There are several defects in plaintiffs complaint. First, plaintiff has failed to name a proper defendant. Section 1983 imposes liability upon any person who, acting under color of state law, deprives another of a federally protected right. 42 U.S.C. § 1983 (1982). "To make out a cause of action under section 1983, plaintiffs must plead that (1) the defendants acting under color of state law (2) deprived plaintiffs of rights secured by the Constitution or federal statutes." Gibson v. United States, 781 F.2d 1334, 1338 (9th Cir.1986).

         In his complaint, the only defendants plaintiff has named is the California Correctional Health Care Services (CCHCS) and the California Department of Corrections and Rehabilitation (CDCR). CCHCS and CDCR are state agencies, which are not considered persons under § 1983. See Will v. Mich. Dept. of State Police, 491 U.S. 58, 71 (1989) ("[N]either a State nor its officials acting in their official capacities are 'persons' under § 1983.").However, even if plaintiff could substitute appropriate individuals as defendants, there are other defects in this case which are not subject to cure.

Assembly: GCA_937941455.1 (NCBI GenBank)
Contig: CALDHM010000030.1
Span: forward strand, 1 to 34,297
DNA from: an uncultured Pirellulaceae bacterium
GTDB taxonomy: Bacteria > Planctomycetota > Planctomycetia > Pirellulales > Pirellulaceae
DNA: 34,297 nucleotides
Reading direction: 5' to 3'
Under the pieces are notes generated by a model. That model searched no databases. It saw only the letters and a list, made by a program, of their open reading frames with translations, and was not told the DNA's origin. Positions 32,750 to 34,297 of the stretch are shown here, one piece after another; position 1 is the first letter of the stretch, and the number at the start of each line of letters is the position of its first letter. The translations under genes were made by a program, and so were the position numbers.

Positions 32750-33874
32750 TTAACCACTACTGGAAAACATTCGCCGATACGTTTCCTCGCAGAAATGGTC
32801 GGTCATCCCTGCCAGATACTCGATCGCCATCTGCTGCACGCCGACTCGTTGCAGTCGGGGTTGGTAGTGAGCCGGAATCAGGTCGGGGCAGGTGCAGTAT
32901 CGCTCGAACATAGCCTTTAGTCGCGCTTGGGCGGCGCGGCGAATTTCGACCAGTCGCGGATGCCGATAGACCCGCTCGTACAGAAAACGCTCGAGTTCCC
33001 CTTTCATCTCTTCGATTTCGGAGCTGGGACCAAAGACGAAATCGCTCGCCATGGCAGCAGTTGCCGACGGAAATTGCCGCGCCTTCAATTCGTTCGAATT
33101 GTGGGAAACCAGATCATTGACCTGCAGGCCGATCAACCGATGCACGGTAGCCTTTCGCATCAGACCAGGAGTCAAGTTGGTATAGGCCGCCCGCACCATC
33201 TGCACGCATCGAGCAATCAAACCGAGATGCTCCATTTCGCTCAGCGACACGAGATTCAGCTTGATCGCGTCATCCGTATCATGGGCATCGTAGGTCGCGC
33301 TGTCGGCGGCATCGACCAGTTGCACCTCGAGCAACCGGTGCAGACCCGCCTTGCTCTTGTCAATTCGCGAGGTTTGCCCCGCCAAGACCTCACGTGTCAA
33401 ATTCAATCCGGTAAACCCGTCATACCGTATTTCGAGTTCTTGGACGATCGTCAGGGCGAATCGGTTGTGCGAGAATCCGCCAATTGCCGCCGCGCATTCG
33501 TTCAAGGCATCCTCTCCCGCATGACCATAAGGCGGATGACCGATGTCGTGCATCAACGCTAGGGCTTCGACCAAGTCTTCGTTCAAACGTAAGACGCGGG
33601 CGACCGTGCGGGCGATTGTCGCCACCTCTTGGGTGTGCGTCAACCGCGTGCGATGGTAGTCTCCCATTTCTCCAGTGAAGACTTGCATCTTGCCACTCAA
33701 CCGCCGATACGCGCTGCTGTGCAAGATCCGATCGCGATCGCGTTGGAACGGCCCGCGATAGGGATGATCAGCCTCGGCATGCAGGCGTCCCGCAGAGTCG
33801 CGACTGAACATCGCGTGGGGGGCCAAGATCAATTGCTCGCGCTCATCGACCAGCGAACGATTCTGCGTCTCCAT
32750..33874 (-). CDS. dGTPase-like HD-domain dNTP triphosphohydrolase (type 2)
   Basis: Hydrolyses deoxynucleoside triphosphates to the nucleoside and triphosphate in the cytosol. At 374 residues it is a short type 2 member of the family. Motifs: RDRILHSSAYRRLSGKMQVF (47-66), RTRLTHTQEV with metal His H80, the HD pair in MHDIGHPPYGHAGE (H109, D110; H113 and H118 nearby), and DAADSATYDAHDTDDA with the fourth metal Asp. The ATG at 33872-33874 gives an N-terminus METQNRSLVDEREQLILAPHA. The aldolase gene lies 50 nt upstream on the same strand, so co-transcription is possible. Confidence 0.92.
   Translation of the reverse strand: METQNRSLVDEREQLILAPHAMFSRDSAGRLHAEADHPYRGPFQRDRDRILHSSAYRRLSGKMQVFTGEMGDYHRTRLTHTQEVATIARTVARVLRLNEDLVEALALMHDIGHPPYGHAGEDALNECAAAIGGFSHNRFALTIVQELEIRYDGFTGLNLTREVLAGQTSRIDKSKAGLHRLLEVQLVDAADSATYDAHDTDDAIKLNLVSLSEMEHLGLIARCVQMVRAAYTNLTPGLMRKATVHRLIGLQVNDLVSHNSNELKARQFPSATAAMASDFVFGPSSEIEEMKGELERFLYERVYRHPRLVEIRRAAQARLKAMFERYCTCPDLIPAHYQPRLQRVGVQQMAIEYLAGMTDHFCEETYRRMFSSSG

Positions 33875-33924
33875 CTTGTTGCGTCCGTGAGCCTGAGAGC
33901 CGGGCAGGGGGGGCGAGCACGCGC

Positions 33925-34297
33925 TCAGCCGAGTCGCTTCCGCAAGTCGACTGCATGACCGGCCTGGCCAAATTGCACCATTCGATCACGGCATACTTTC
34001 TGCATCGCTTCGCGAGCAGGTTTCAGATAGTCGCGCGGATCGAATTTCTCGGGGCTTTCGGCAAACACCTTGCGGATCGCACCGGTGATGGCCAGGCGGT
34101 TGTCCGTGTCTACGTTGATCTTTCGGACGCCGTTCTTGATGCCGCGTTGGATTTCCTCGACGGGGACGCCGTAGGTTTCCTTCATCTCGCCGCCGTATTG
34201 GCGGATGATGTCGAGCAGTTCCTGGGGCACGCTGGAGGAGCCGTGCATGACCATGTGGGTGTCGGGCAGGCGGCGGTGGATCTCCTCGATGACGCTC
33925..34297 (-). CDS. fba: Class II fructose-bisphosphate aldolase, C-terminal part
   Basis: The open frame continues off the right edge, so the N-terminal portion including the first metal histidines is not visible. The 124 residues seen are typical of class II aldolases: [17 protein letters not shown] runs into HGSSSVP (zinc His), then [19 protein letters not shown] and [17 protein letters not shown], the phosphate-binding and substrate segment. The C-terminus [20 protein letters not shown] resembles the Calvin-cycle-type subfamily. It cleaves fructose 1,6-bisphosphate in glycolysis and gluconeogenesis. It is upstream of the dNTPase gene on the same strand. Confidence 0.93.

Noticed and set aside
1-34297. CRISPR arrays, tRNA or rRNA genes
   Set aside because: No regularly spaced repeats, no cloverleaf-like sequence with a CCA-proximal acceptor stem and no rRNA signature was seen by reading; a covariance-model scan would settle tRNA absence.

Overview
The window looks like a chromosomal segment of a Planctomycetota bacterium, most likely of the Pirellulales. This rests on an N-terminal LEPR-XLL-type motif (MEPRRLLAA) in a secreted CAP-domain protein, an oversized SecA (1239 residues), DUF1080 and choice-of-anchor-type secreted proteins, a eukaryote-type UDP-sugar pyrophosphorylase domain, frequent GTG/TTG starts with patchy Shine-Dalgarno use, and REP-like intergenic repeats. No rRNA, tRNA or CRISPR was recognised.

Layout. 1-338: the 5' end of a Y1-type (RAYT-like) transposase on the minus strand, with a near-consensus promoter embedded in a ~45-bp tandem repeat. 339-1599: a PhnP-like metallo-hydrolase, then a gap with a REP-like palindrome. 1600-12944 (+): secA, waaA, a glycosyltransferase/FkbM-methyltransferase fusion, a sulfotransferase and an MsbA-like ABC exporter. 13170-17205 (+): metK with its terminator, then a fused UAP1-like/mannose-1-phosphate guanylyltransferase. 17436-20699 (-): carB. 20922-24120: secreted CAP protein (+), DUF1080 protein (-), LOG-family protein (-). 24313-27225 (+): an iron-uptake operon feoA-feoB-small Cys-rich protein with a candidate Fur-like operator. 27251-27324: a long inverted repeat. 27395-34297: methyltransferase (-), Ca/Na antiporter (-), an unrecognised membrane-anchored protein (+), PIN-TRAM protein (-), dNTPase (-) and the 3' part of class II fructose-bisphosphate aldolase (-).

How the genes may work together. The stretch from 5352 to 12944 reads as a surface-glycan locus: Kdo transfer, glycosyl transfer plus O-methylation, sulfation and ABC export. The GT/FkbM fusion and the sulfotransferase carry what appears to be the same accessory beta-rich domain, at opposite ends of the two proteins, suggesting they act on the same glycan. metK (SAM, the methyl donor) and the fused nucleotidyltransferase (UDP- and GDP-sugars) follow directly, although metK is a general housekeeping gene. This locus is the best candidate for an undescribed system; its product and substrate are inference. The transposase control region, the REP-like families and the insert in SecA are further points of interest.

Next, plaintiff is required to establish standing for each claim he asserts. See DaimlerChrysler Corp. v. Cuno, 547 U.S. 332, 352 (2006). If a plaintiff has no standing, the court has no subject matter jurisdiction. See Nat'l Wildlife Fed'n v. Adams, 629 F.2d 587, 593 n. 11 (9th Cir. 1980) ("[B]efore reaching a decision on the merits, we [are required to] address the standing issue to determine if we have jurisdiction."). There are three requirements that must be met for a plaintiff to have standing: (1) the plaintiff must have suffered an "injury in fact"-an invasion of a legally protected interest which is both concrete and particularized and actual or imminent; (2) there must be a causal connection between the injury and the conduct complained of; and (3) it must be likely that the injury will be redressed by a favorable decision. See Monsanto Co. v. Geertson Seed Farms, 561 U.S. 139, 149 (2010) (citation omitted); Lujan v. Defenders of Wildlife, 504 U.S. 555, 560-61 (1992). In this case, although plaintiff may have constitutional right to privacy of his medical information, whether or not his right to privacy was breached is unknown. See Norman-Bloodsaw v. Lawrence Berkeley Lab., 135 F.3d 1260, 1269 (9th Cir. 1998) ("The constitutionally protected privacy interest in avoiding disclosure of personal matters clearly encompasses medical information and its confidentiality") (citing Doe v. Attorney Gen, of the United States, 941 F.2d 780, 795 (9th Cir. 1991)). Speculative allegations in the complaint fail to establish that plaintiff has standing because he cannot show an injury-in-fact.